Debra Phillips’ photographic practice pivots on an investigation of systems of classficiation – both ‘natural’ and man made – and photography’s role in providing an indexical record through which we can both conceptualise and categorise the world.
Since 2012 Phillips’ interest in typological schemes has focused on the models used for internationally standardised units of measurement. Her research is specifically directed at the Avogadro Project, a technological initiative undertaken to provide a new standard for the kilogram. At present, the kilogram is the only unit of measurement that remains defined by a physical object rather than a replicable calculation. The international prototype for the kilogram is a cylinder of platinum and iridium currently stored at the International Bureau of Weights and Measures outside Paris. Yet because of its inherent material fallibility, the cylinder is subtly changing shape and becoming lighter over time. By implication, the only existing constant used for accurate measurement is becoming increasingly unstable. The scientific teams affiliated with the Avogadro Project are attempting to create a perfect sphere made out of pure silicon to replace the cylinder. Once produced, the exact number of atoms present in the silicon sphere will be recorded so that the sphere can be replicated and its mass remain intact. By replacing a physical object with data, the Avogadro Project dematerialises its subject. This process is somewhat akin to the dematerialisation that afflicts the photographic medium in its vernacular state, whereby the photographic print (a material object) is increasingly superseded by the digital file.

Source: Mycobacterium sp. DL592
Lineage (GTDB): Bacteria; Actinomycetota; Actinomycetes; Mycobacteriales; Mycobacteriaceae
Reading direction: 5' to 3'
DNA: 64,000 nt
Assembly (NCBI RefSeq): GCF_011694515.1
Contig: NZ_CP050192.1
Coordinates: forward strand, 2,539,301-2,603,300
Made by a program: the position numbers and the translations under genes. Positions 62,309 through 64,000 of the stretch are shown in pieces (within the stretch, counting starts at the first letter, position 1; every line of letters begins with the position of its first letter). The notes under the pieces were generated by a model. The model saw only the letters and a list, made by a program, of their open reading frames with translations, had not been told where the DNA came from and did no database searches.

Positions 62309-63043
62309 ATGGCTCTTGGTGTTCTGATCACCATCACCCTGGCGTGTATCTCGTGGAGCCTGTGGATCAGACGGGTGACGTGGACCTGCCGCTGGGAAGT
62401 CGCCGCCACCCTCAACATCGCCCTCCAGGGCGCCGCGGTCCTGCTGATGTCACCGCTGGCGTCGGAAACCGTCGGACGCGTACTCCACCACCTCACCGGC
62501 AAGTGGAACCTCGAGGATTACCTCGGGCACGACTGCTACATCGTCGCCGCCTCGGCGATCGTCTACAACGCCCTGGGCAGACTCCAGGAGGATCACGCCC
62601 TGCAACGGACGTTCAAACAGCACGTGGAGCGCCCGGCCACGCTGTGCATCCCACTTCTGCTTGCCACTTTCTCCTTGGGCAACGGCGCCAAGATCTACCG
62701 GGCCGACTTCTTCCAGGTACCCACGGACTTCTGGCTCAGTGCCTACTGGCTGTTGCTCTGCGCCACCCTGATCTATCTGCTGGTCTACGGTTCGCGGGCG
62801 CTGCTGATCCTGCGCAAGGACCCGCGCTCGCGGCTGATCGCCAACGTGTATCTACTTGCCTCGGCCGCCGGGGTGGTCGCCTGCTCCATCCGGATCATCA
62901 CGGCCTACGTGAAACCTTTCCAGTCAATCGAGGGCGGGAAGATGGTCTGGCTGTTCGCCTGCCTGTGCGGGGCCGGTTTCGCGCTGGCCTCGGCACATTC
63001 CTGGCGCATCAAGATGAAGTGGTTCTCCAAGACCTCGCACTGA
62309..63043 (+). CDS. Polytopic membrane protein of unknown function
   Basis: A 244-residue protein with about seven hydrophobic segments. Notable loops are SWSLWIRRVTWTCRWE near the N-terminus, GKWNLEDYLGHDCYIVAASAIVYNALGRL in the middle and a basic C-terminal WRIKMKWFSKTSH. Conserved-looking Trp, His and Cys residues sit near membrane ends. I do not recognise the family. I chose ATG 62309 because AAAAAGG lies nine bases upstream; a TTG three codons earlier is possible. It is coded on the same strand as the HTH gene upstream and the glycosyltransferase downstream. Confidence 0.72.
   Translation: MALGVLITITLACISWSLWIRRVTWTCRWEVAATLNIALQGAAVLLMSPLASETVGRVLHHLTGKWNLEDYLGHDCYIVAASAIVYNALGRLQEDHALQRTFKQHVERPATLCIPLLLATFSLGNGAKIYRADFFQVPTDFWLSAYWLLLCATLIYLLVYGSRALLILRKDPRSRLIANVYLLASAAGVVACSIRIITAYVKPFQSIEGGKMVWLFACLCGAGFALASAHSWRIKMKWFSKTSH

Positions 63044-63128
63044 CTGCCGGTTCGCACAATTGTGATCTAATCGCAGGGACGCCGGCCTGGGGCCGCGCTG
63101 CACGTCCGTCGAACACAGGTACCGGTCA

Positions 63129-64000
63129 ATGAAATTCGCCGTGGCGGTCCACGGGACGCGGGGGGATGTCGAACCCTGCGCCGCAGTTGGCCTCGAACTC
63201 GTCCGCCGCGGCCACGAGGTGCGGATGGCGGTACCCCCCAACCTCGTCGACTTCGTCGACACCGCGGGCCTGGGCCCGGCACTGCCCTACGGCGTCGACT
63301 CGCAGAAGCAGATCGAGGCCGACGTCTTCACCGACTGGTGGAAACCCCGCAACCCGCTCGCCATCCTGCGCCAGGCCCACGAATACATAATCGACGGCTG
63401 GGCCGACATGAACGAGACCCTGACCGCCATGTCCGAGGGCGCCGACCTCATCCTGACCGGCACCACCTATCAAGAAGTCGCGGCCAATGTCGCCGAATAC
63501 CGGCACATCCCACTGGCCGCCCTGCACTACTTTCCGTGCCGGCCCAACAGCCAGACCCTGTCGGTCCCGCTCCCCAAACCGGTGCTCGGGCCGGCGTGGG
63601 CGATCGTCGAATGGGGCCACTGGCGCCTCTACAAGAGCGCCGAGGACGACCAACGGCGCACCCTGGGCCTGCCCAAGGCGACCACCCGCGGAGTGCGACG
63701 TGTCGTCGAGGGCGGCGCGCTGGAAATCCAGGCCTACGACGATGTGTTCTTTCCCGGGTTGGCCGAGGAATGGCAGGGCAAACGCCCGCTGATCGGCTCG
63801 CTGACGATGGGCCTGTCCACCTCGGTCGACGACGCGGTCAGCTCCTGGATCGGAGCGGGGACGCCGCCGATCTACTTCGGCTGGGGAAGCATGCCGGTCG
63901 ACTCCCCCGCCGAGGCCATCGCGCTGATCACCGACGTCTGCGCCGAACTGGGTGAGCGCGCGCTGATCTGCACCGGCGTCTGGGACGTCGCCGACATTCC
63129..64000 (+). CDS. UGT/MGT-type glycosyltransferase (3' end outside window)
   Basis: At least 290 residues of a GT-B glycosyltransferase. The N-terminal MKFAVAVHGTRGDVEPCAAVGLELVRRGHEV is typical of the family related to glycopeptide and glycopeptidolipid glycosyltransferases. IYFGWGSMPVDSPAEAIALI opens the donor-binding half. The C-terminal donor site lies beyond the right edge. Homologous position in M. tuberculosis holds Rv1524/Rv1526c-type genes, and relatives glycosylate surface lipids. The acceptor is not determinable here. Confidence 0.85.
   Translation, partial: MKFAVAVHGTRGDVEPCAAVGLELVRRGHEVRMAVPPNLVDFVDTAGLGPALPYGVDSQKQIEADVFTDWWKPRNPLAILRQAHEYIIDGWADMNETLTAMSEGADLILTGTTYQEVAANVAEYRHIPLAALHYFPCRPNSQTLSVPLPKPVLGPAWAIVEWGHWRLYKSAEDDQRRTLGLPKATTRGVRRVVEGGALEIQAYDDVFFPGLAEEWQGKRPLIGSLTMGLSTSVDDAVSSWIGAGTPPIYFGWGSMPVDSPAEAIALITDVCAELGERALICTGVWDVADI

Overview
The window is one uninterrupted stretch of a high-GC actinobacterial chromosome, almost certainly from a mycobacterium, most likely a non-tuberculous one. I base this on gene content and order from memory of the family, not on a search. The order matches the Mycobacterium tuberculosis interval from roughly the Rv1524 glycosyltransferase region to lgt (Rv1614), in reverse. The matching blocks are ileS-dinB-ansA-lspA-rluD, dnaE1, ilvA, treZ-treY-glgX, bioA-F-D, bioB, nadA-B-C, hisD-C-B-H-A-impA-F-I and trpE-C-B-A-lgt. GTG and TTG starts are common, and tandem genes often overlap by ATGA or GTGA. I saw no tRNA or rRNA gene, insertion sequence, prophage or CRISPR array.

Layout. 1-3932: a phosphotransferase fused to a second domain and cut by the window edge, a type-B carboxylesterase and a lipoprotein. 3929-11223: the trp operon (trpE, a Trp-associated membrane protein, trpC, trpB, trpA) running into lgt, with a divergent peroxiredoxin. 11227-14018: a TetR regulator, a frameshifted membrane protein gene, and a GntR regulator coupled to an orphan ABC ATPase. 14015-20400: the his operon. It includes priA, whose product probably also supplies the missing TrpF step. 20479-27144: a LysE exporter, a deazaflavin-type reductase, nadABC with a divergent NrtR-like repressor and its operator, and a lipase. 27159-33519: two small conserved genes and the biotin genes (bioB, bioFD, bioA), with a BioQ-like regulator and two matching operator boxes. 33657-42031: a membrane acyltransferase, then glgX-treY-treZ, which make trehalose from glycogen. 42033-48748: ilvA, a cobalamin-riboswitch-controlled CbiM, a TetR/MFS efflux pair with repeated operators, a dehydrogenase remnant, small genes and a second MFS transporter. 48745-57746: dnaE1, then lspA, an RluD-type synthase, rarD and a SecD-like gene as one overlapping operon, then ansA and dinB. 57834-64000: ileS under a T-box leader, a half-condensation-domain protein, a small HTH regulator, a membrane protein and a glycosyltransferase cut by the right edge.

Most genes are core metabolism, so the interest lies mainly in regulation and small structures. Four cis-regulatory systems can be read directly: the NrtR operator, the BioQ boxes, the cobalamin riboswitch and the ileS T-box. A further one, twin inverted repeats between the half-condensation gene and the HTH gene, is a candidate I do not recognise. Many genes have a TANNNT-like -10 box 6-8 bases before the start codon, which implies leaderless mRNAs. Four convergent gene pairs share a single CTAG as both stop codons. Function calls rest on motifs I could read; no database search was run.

The state of equivalence between these two concurrent processes is not lost on Phillips. In her 2017 body of work The Good. The Just. The Beautiful. Phillips documents objects related to the production of this perfect sphere kilogram (access to which was enabled during a visit to the National Metrology Institute of Germany) in photographs that also interrogate the nature of the photographic medium. The gelatin silver prints taken in the Institute are made from digital snapshots that have been re-translated into analogue film – in effect countering the impermanence of the digital image with the fixity of a chemical print – while the gridded composites of rotating objects alternate the levels of image exposure to replicate a grey scale. When we look at each row of near identical photographs we are reminded of flickering light and, by extension, the opening and closing of the camera lens.
pigment inkjet print
136.0 x 168.4 cm sheet; 139.0 x 171.5 cm frame
Signature & date
Purchased with funds provided by the Photography Benefactors Program 2018
Not on display
© Debra Phillips